The Importance of Research and Evidence Based Research

Ashlie Watters, PhD, MPH

Monday, December 4, 2017

300300p27278EDNmainMorning 8 previewAs human beings, we are all curious by nature.  When you come up against something you don’t understand, naturally you want to seek out an answer by gathering the facts—you are conducting research.  As the Assistant Research Scientist for ACUTE, it is my job to help in the quest for answers in the medical complications of eating disorders.  I am committed to rigorously investigating clinical practices which improve patient outcomes.  This includes designing and running studies to evaluate clinical practice and to improve our understanding of the pathophysiology behind the medical complications experienced in patients hospitalized due to severe anorexia nervosa (AN). 

Conducting research is one of the many aspects that makes ACUTE different from other inpatient hospital settings.  ACUTE staff, including medical doctors, nurses, psychologists, registered dietitians, physical and occupational therapists, and social workers have all been instrumental in research on our unit.  We have published several books and over 400 articles in peer reviewed journals, such as the prestigious International Journal of Eating Disorders.  In addition, ACUTE staff members travel around the globe, presenting research at numerous conferences, across diverse audiences, to share with colleagues, what we have learned from our research on ACUTE.

In an effort to continually set the standard of care for the industry, the staff at ACUTE actively conduct research to support successful treatment approaches in this unique patient population. Appropriate clinical care should be identified through well designed studies and evidence-based research. Evidence based research uses the integration of clinical expertise, patient values, and the best research evidence as factors in the decision making process for patient care.  In other words, patient care is based on systematic research, not opinion.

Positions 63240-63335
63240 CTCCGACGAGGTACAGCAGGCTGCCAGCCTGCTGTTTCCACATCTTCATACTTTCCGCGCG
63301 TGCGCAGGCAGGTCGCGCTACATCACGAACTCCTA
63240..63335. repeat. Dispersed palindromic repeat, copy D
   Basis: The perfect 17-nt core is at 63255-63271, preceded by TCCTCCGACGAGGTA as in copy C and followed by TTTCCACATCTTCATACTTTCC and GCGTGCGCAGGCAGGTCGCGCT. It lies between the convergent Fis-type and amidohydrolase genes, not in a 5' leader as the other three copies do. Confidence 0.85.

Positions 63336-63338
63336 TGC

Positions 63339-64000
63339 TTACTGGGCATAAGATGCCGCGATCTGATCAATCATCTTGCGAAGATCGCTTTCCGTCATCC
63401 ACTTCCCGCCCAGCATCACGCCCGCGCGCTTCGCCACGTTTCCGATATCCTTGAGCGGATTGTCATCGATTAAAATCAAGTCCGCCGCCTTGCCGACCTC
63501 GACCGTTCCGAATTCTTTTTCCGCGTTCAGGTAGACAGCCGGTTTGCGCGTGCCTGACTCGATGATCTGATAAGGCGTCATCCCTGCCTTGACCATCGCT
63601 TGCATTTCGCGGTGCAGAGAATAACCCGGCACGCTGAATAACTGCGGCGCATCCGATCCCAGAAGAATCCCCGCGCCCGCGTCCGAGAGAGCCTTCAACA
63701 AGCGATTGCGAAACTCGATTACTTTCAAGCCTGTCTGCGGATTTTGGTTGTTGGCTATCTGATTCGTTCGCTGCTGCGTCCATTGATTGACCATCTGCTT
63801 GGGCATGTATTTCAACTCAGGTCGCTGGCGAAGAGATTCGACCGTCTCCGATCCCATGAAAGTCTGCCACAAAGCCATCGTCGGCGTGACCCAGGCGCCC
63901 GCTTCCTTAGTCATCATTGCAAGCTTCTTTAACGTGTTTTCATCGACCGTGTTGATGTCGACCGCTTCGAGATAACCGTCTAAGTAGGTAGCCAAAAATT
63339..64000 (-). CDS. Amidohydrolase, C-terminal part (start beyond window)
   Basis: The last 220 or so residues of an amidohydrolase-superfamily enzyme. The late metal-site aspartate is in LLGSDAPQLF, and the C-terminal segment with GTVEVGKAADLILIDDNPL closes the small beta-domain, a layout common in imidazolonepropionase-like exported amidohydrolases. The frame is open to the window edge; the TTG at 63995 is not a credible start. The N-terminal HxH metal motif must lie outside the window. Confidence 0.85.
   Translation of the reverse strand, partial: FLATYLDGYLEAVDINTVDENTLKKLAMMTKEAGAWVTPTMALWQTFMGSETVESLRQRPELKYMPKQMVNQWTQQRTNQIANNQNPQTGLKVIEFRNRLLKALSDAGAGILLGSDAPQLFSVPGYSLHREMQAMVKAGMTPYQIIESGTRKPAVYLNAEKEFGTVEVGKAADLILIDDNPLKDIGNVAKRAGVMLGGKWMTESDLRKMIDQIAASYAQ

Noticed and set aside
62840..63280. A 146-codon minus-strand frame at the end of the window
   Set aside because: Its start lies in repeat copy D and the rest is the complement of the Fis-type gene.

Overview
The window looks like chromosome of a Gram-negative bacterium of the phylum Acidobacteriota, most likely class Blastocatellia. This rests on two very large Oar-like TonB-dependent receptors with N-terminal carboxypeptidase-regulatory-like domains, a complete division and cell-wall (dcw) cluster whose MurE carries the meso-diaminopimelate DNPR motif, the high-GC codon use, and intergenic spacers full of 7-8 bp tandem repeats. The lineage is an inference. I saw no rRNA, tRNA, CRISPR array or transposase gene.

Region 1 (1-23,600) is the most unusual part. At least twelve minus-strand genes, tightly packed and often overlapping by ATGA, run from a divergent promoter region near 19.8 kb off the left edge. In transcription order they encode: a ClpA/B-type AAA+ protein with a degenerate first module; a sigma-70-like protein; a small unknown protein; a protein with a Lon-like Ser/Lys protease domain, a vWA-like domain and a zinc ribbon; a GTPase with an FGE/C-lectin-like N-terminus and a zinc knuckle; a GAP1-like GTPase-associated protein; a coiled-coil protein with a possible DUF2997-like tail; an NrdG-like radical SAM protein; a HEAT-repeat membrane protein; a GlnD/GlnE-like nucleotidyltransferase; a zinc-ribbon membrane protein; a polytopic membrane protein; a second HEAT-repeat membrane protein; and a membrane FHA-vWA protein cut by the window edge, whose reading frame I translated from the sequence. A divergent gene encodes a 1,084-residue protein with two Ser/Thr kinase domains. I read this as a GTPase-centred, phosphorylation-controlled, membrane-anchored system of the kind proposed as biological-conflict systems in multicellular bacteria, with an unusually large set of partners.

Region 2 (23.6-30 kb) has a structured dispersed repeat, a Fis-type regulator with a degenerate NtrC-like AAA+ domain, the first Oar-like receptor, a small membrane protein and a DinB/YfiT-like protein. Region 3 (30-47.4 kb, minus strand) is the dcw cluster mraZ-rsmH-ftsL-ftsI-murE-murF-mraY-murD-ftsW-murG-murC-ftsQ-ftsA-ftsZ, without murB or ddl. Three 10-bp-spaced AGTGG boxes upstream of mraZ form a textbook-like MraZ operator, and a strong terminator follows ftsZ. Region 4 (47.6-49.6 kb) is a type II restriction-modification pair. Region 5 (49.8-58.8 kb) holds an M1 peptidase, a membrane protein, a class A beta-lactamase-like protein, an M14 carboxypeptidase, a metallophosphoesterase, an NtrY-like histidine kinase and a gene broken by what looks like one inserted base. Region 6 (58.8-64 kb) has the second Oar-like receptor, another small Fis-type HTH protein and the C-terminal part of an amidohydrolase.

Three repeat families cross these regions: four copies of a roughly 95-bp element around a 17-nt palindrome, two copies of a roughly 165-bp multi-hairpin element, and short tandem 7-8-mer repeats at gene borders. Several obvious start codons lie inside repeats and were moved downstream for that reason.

Current Studies on ACUTE

In order for research to begin, we need to receive approval from the Sponsored Programs and Research Office that oversees the administrative and financial components of all research at Denver Health and then approval from the Colorado Multiple Institutional Review Board which was established to protect the rights and welfare of human research subjects recruited to participate in research activities.  Board members approve the study design, patient consent forms, and ensure that ethical principles are being followed.

At ACUTE, we have ongoing partnerships with institutions all over the country, such as the University of North Carolina, Harvard Medical School, and the Eating Recovery Center. In addition, our studies are funded through the NIMH, industry, and internally. 

As we strive to further our research efforts, staff on ACUTE are also working towards future studies that are innovative and promote evidence based research in this field.

With all research, cosmic conclusions are not always necessary.  With one study, we are not likely to illuminate the whole truth; rather, we may shine a light on one area of truth.  This is why we are all so dedicated to practicing evidence based research, publishing our results, and most importantly, improving upon the care our patients receive while they stay at ACUTE.